Today, my daughter builds sandcastles and moats in the same powder-white sand I used to build in. How futile. Piling up columns of sand when the slightest misstep causes them to crumble. I sigh while pulling down the front of my sunhat against the sun’s glare and continue to reflect on my younger days. The tide always swept my projects away, leaving no sign of them behind. Still, back then half the joy was in the creation of the thing. The happiness I’d felt tempered the loss so that I didn‘t quite mind so much. Funny how our perceptions change over time.

But just as I imagined my parents had been unwilling to burst my bubble, I can’t tell my daughter the truth. I let her fill and refill the sand into various sized yellow, red and blue pails, press it all down and dump it all out, over and over. I watch in aggravated silence while she carves doomed tunnels and trenches and rebuilds the walls when the water she dumps into the canals are breeched. She is just a child. Innocent and un-phased, her world is painted in shades of aqua and sea-green and the sea god still leaves pretty pieces of shell and smooth driftwood on the beach just for her.

I settle into my beach-chair and turn my gaze to the waves. They spill onto the beach and withdraw, each time pulling along with it handfuls of sand. Ebbing and flowing, the waves take more than they bring, and the gifts they do bring are none that I want. How sad that somewhere along the way I’d unknowingly crossed the line where the blush of youthful dreams faded away and only the stark reality of adulthood glares back at me. Work, work, work. Strive, strive, strive. Build a life, tear it down, build it again…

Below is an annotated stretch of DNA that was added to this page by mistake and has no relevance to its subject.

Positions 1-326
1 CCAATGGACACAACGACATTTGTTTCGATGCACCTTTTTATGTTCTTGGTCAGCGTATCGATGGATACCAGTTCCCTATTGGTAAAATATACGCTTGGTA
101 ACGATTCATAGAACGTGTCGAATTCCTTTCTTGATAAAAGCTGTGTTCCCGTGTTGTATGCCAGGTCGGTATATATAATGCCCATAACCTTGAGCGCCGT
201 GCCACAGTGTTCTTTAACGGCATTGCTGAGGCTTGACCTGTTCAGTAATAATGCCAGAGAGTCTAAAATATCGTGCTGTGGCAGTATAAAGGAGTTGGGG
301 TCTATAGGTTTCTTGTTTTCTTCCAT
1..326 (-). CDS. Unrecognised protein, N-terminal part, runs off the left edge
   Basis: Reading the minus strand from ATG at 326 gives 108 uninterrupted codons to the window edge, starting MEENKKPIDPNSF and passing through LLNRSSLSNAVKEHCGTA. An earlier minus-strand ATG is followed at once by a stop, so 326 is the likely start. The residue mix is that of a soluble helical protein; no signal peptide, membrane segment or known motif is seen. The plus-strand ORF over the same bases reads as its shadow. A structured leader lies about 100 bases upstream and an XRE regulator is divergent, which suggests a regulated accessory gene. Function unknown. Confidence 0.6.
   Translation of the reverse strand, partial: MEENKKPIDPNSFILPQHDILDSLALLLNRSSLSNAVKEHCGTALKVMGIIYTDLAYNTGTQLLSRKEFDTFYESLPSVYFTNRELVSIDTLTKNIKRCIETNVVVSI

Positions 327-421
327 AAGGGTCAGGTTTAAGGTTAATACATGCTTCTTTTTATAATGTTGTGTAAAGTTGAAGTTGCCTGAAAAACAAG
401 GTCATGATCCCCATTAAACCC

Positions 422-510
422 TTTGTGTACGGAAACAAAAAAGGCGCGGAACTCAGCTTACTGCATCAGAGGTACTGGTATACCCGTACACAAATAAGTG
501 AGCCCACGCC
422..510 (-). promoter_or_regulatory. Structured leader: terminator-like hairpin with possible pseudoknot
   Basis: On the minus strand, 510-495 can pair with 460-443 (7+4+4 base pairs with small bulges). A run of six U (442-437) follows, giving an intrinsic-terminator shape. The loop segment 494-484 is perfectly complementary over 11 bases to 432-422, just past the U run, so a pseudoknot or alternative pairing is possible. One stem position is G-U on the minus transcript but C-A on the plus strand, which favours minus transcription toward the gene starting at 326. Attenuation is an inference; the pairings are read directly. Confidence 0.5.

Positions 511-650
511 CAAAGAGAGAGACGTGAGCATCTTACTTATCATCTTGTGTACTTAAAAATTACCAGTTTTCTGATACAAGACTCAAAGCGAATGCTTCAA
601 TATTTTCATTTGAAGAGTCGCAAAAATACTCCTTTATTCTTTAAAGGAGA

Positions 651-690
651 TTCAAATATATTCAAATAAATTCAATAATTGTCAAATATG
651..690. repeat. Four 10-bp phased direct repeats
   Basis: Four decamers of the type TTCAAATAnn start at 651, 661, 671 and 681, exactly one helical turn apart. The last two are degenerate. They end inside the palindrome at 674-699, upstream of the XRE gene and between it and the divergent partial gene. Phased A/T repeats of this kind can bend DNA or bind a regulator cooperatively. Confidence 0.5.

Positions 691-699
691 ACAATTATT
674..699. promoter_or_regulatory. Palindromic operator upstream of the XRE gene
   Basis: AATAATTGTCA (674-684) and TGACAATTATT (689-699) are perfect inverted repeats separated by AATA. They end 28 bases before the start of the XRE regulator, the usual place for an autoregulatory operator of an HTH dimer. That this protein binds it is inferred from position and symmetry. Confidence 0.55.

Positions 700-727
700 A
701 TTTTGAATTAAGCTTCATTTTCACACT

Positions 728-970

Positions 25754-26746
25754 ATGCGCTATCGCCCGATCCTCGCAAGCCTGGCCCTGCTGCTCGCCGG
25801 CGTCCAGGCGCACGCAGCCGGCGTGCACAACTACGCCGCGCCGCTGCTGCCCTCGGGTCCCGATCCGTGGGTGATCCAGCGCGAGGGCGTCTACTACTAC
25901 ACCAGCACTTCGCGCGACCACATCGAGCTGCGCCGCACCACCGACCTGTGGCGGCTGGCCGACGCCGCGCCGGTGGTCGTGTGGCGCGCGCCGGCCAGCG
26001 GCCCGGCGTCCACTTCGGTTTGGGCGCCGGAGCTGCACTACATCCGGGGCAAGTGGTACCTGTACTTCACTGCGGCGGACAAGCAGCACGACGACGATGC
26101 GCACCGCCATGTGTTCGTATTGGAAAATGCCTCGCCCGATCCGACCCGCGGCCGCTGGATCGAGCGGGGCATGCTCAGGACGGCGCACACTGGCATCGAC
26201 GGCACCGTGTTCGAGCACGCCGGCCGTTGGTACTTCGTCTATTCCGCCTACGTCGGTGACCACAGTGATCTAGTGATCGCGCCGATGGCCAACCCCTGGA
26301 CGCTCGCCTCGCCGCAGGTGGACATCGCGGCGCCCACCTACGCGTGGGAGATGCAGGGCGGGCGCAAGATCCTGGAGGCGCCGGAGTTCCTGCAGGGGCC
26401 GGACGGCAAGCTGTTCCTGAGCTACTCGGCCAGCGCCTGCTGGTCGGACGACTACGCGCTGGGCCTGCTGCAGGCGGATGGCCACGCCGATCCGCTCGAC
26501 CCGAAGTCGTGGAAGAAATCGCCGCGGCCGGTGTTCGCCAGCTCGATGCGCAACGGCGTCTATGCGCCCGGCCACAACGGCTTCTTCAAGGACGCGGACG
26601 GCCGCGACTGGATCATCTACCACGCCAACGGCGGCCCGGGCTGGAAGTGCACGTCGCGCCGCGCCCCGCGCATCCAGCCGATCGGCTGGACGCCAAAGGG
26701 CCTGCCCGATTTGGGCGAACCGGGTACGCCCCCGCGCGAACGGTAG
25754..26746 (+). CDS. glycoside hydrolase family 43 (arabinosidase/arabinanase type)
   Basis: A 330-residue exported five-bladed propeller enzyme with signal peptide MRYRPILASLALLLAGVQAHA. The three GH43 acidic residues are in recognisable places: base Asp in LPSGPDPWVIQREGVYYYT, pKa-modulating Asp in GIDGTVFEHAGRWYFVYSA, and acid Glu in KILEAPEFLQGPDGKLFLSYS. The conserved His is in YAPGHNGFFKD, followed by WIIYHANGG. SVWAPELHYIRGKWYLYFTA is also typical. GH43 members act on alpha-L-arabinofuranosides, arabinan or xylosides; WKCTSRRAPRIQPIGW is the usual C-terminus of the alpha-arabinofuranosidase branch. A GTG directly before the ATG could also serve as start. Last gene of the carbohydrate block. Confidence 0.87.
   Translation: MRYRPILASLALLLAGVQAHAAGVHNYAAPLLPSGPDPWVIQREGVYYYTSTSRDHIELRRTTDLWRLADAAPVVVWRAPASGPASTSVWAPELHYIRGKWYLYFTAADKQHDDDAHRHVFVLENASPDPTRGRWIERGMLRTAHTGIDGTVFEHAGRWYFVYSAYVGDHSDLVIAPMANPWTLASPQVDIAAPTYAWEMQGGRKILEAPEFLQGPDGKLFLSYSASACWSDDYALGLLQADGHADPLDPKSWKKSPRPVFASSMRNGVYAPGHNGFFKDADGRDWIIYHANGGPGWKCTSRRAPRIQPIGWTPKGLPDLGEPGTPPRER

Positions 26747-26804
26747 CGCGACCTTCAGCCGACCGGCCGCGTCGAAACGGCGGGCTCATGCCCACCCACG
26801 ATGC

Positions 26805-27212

(Fall in love.

Marry.

…Separate…

Rebuild).

I have since constructed my house on a barren beach.

Smiling and laughing, my daughter runs up to me. Sand is worked into the creases of her shorts, is packed under her nails, and all I can think of is how long it will take to get her all sorted out. But she is radiant, the joy shining through the dirt splayed over her face. Even her eyes are aglow.

“Mom!” she cries, “Did you see what I made?” Then she’s off, running down the list, providing a play by play of just how she did it. Towards the end of her telling, I begin to see a crease deepening between her brows and her eyes begin to widen with understanding. She looks from me to the beach.

Her shoulders slump.

“What is it, honey?” I ask, though I already know the answer.

She takes a minute to gather her thoughts. When she finally looks me in the face with those gorgeous, oh-so innocent brown eyes, she holds me captive. “It won’t last, will it? All that work, everything I made today, none of it will be here tomorrow. Right?”

Pressure builds in my chest. The truth rises up into my mouth but I hold it back. I can’t do it to her, not yet. Not when there is more time for play and make believe. Isn’t that what adults always lament? Not having enough time to be children?

“Honey,” I begin and then stop, still not knowing what to say yet hoping wisdom would somehow come to me.

Slipping her hand into mine, she asks, “When it’s all gone, can we rebuild it?”

Rebuild? I almost laugh, a most bitter and unpleasant laugh. Instead I say, “Sweetie, it’s late and it’s almost supper time.”

“Mom,” she insists, shaking her head. “Can we rebuild it?”

She holds my gaze. Truly, she is braver than I had given her credit for. But then, hadn’t she watched while I picked up and re-knit the tattered pieces of our lives? Hadn’t she cried with me and held my hand when the ghosts of loneliness haunted my sleepless nights? And yet even now, she still looks to me with the expectation that, somehow, I can explain the madness that is Life, as though I have the power to resolve its many discordant chords.

Shelly hands me a blue shovel, one that matches the blue bucket she carries in the other hand. “Mom?”

The tide is rising, the sound of the breaking waves growing louder in my ears. But her smile speaks louder.

Smiling back, I squeeze her hand and with the other, take the shovel she is offering. Then I lead her to a spot higher on the beach, one that is more difficult for the waves to reach.

“Yes, baby,” I say to her once we reach the spot. “Together, we will rebuild.”

Copyright@ 2013 by Dyane Forde